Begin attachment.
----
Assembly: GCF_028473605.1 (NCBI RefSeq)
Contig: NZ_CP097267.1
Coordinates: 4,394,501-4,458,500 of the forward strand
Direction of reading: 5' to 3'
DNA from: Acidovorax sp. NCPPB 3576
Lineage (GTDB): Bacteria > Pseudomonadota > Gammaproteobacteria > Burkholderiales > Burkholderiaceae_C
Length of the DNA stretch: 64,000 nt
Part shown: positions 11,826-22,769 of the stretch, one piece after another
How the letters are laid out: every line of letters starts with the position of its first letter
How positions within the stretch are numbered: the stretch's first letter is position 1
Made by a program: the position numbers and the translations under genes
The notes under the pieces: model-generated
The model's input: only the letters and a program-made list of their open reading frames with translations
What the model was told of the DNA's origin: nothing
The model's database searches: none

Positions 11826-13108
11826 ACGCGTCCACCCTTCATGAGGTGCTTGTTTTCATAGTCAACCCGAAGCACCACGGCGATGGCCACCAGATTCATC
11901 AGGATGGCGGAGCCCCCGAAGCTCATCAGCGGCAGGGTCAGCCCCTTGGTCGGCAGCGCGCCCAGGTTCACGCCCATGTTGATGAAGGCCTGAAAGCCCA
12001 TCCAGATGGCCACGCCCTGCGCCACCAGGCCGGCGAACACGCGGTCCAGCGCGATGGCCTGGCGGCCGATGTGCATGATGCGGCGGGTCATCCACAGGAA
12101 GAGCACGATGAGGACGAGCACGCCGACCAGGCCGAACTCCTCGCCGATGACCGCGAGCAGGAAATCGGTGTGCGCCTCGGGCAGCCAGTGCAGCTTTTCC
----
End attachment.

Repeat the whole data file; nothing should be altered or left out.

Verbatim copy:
Assembly: GCF_028473605.1 (NCBI RefSeq)
Contig: NZ_CP097267.1
Coordinates: 4,394,501-4,458,500 of the forward strand
Direction of reading: 5' to 3'
DNA from: Acidovorax sp. NCPPB 3576
Lineage (GTDB): Bacteria > Pseudomonadota > Gammaproteobacteria > Burkholderiales > Burkholderiaceae_C
Length of the DNA stretch: 64,000 nt
Part shown: positions 11,826-22,769 of the stretch, one piece after another
How the letters are laid out: every line of letters starts with the position of its first letter
How positions within the stretch are numbered: the stretch's first letter is position 1
Made by a program: the position numbers and the translations under genes
The notes under the pieces: model-generated
The model's input: only the letters and a program-made list of their open reading frames with translations
What the model was told of the DNA's origin: nothing
The model's database searches: none

Positions 11826-13108
11826 ACGCGTCCACCCTTCATGAGGTGCTTGTTTTCATAGTCAACCCGAAGCACCACGGCGATGGCCACCAGATTCATC
11901 AGGATGGCGGAGCCCCCGAAGCTCATCAGCGGCAGGGTCAGCCCCTTGGTCGGCAGCGCGCCCAGGTTCACGCCCATGTTGATGAAGGCCTGAAAGCCCA
12001 TCCAGATGGCCACGCCCTGCGCCACCAGGCCGGCGAACACGCGGTCCAGCGCGATGGCCTGGCGGCCGATGTGCATGATGCGGCGGGTCATCCACAGGAA
12101 GAGCACGATGAGGACGAGCACGCCGACCAGGCCGAACTCCTCGCCGATGACCGCGAGCAGGAAATCGGTGTGCGCCTCGGGCAGCCAGTGCAGCTTTTCC